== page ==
4. 4. 8. J. L. Bamber, J. Gomez-Dans, The accuracy of digital 25. E. Rignot, K. Echelmeyer, W. Krabill, Penetration depth elevation models of the Antarctic continent. Earth Plan. of interferometric syntheticaperture radar signals in snow Sci. Lett. 237, 516 (2005). and ice. Geophys. Res. Lett. 28(18) 3501-3504 (2001).9. E. Rignot et al., Accelerated ice discharge from the 26. A. L. Gray, K. E. Mattar, Influence of Ionospheric Antarctic Peninsula following the collapse of Larsen B ice Electron Density Fluctuations on Satellite Radar shelf. Geophys. Res. Lett. 31, L18401 (2004) Interferometry. Geophys. Res. Lett. 27(10), 1451-145410. C. W. Swithinbank, in Satellite Image Atlas of Glaciers of (2000). the World, USGS Prof. Paper 1386-B (1988). 27. R. Michel, E. Rignot, Flow of Glaciar Moreno, Argentina,11. F. Pattyn, S. De Brabander, A. Huyghe, Basal and thermal from repeat?pass Shuttle Imaging Radar images: control mechanisms of the Ragnhild glaciers, East Comparison of the phase correlation method with radar Antarctica. Ann. Glaciol. 40, 17 (2005). interferometry, J. Glaciol. 45, 93100 (1999).12. I. Allison, R. Frew, I. Knight, Bedrock and ice surface 28. I. Joughin, R. , Kwok, M. Fahnestock, Interferometric topography of the coastal regions of Antarctica between Estimation of Three-Dimensional Ice-Flow Using 48oE and 64oE. Polar Record 21, 241 (1982). Ascending and Descending Passes, IEEE Trans. Geosc.13. A. Jenkins, S. S. Jacobs, Circulation and melting beneath Rem. Sens. 36, 25-37 (1998). George VI Ice Shelf, Antarctica. J. Geophys. Res. 113, 29. D. T. Sandwell et al. Accuracy and resolution of ALOS C04013 (2008). Interferometry: Vector deformation maps of the Fathers Downloaded from www.sciencemag.org on August 25, 201114. I. Joughin et al., Tributaries of West Antarctic Ice Day intrusion at Kilauea, IEEE Trans. Geos. Rem. Sci. 46, Streams revealed by RADARSAT Interferometry. Science 3524-3533 (2008) 286, 283 (1999). 30. F. Pattyn, Antarctic subglacial conditions inferred from a15. M. Stenoien, C. R. Bentley, Pine Island Glacier, hybrid ice sheet/ice stream model, Earth Planet. Sci. Lett. Antarctica: A study of the catchment using interferometric 295 451-461 (2010). synthetic aperture radar measurements and radar altimetry. 31. A. M. Le Brocq, A. J., Payne, M. J . Siegert, R. B. Alley, J. Geophys. Res. 105, 21761 (2000) A subglacial water-flow model for West Antarctica, J.16. D. M. Rippin, J. L. Bamber, M. J. Siegert, D. G. Glaciol. 55, 879-888 (2009). Vaughan, H. F. J. Corr, Basal topography and ice flow in Acknowledgments: This work was performed at the the Bailey/ Slessor region of East Antarctica. J. Geophys. University of California Irvine and at Caltechs Jet Res. 108, 6008 (2003). Propulsion Laboratory under a contract with the National17. J. L. Bamber et al., East Antarctic ice stream tributary Aeronautics and Space Administrations MEaSUREs and underlain by major sedimentary basin. Geology 1, 33 Cryospheric Science Programs. Data acquisitions are (2006). courtesy of the IPY Space Task Group. The digital ice18. R. Bell, M. Studinger, C. A. Shuman, M. Fahnestock, I. motion map will be available as a MEaSUREs Earth Joughin, Large sub-glacial lakes in East Antarctica at the Science Data Record (ESDR) at the National Snow and Ice onset of fast-flowing ice streams. Nature 445, 904 (2007). Data Center, Boulder, CO. We thank two anonymous19. R. Kwok, M. J. Siegert, F. D. Carsey. Ice motion over reviewers for their comments. Lake Vostok, Antarctica: constraints on inferences regarding the accreted ice. J. Glaciol. 46, 689 (2000). Supporting Online Material20. N. F. Mc Intyre, The dynamics of ice-sheet outlets. J. www.sciencemag.org/cgi/content/full/science.1208336/DC1 Glaciol. 31, 99 (1985). Materials and Methods21. K. Cuffey and W. S. B. Paterson, The physics of glaciers Figs. S1 to S5 (Academic Press, Amsterdam, 4th ed., 2010). Table S122. T. Haran, J. Bohlander, T. Scambos, T. Painter, M. References (26–31) Fahnestock. 2006. MODIS mosaic of Antarctica (MOA) image map. Boulder, Colorado USA: National Snow and 13 May 2011; accepted 27 July 2011 Ice Data Center. Digital media. Published online 18 August 2011; 10.1126/science.120833623. E. Rignot, J. Mouginot, B. Scheuchl, Antarctic grounding line mapping from differential satellite radar Fig. 1. Antarctic ice velocity derived from ALOS PALSAR, interferometry. Geophys. Res. Lett. 38, L10504 (2011). Envisat ASAR, RADARSAT-2 and ERS-1/2 satellite radar24. M. B. Lythe, D.G. Vaughan and the BEDMAP interferometry color coded on a logarithmic scale and Consortium, BEDMAP: a new ice thickness and subglacial overlaid on a MODIS mosaic of Antarctica (22) with topographic model of Antarctica. J. Geophys. Res. 106, geographic names discussed in the text. Pixel spacing is 300 11335 (2001). m. Projection is polar stereographic at 71oS secant plane. Thick black lines delineate major ice divides (2). Thin black / www.sciencexpress.org / 18 August 2011 / Page 4 / 10.1126/science.1208336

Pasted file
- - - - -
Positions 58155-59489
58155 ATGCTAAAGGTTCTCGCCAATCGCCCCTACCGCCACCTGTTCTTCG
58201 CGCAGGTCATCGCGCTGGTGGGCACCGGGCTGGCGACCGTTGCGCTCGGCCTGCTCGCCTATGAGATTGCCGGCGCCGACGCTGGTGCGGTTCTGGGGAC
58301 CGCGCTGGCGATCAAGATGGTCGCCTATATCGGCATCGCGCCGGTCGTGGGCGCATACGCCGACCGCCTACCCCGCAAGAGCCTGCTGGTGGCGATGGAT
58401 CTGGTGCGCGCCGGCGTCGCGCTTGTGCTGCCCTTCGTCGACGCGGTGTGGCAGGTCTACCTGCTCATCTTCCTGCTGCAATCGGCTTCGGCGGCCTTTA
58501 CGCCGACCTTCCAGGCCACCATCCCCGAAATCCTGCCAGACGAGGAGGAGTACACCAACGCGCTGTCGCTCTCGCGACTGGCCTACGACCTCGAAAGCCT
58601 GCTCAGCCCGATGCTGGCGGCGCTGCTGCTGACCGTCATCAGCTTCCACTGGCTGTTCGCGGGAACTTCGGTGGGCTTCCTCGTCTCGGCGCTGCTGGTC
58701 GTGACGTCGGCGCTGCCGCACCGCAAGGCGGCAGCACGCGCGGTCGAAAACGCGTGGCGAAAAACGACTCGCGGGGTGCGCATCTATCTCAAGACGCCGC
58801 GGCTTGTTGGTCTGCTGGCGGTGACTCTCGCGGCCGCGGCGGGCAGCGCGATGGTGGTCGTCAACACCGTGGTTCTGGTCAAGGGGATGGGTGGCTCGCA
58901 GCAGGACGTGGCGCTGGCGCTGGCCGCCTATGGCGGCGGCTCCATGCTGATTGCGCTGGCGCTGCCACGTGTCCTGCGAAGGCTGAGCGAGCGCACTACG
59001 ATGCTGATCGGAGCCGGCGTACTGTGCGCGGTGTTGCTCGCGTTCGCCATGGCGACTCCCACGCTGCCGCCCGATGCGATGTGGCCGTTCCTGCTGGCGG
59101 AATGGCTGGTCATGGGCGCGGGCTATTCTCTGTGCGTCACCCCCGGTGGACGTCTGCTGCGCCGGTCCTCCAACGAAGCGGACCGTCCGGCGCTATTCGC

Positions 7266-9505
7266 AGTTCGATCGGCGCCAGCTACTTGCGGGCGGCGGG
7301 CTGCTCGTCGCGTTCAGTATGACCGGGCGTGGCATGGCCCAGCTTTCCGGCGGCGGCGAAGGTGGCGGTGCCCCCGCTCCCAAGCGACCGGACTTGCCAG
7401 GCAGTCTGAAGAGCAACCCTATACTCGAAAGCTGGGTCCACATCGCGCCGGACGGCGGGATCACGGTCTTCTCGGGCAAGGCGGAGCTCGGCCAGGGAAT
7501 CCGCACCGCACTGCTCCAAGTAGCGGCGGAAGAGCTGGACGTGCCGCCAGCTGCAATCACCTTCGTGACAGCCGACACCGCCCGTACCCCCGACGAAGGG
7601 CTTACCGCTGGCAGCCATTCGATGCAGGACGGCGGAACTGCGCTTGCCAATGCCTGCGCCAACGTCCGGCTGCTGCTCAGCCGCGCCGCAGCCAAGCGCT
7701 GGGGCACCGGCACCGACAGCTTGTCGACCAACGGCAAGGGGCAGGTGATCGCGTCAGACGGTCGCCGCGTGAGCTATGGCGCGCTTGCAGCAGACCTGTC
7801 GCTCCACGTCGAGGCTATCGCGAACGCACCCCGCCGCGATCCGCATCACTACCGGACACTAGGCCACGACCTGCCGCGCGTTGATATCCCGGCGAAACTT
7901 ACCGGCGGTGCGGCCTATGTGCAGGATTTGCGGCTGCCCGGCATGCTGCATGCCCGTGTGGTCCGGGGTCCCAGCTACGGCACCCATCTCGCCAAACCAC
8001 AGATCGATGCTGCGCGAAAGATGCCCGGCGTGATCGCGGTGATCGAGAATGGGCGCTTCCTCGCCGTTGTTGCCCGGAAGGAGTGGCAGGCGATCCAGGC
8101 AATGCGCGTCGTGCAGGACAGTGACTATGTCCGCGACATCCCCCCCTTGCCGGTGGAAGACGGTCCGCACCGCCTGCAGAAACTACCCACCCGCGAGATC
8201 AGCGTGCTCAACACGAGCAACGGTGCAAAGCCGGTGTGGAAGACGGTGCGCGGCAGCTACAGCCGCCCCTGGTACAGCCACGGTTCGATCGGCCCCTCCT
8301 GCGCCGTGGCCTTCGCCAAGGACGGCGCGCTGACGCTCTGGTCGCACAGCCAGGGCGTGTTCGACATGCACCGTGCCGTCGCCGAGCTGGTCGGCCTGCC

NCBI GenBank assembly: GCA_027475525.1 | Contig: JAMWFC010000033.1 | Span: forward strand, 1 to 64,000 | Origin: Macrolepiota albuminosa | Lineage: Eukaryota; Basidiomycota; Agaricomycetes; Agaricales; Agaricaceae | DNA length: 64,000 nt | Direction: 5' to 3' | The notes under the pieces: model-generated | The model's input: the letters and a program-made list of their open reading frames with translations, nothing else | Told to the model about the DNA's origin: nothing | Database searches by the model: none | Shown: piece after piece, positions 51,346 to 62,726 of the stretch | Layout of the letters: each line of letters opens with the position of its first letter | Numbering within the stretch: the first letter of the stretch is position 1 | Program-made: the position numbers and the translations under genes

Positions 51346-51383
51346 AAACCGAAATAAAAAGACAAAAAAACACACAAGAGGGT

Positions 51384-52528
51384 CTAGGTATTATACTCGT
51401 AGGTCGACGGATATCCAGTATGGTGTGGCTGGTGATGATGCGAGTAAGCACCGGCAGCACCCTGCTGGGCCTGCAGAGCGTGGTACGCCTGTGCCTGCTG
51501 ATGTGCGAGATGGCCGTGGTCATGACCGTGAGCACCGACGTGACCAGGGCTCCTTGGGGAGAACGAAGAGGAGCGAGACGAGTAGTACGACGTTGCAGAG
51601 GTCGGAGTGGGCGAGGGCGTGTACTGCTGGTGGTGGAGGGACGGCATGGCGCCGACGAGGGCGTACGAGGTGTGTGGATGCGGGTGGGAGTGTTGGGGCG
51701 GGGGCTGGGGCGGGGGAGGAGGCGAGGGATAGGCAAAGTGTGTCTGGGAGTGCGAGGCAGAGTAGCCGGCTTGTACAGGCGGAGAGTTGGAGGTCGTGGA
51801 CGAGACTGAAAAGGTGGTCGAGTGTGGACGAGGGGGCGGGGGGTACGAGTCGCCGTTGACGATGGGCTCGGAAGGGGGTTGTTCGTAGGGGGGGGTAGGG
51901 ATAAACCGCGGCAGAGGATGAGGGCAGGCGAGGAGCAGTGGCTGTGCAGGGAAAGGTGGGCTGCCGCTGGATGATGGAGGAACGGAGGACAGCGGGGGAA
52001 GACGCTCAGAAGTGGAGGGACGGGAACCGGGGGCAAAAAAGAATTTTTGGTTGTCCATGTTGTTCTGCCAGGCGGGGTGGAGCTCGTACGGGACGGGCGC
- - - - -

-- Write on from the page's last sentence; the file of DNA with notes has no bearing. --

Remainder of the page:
5. 5. lines outline subglacial lakes discussed in the text. Thickblack lines along the coast are interferometrically-derived icesheet grounding lines (23).Fig. 2. (A) Effective strain rate, · , color coded from 3 x 10−4yr−1 to greater than 15 x 10−3 yr−1; (B) balance velocity (3)color coded on a logarithmic scale as in Fig. 1; (C) bedelevation (24) with geographic names discussed in the text;(D) surface velocity calculated from internal deformationwith a creep parameter, A = 9 x 10−25 s−1 Pa−3. Thick blacklines in (B-D) and white lines in (A) delineate major icedivides (2) and grounding lines (23). Downloaded from www.sciencemag.org on August 25, 2011 / www.sciencexpress.org / 18 August 2011 / Page 5 / 10.1126/science.1208336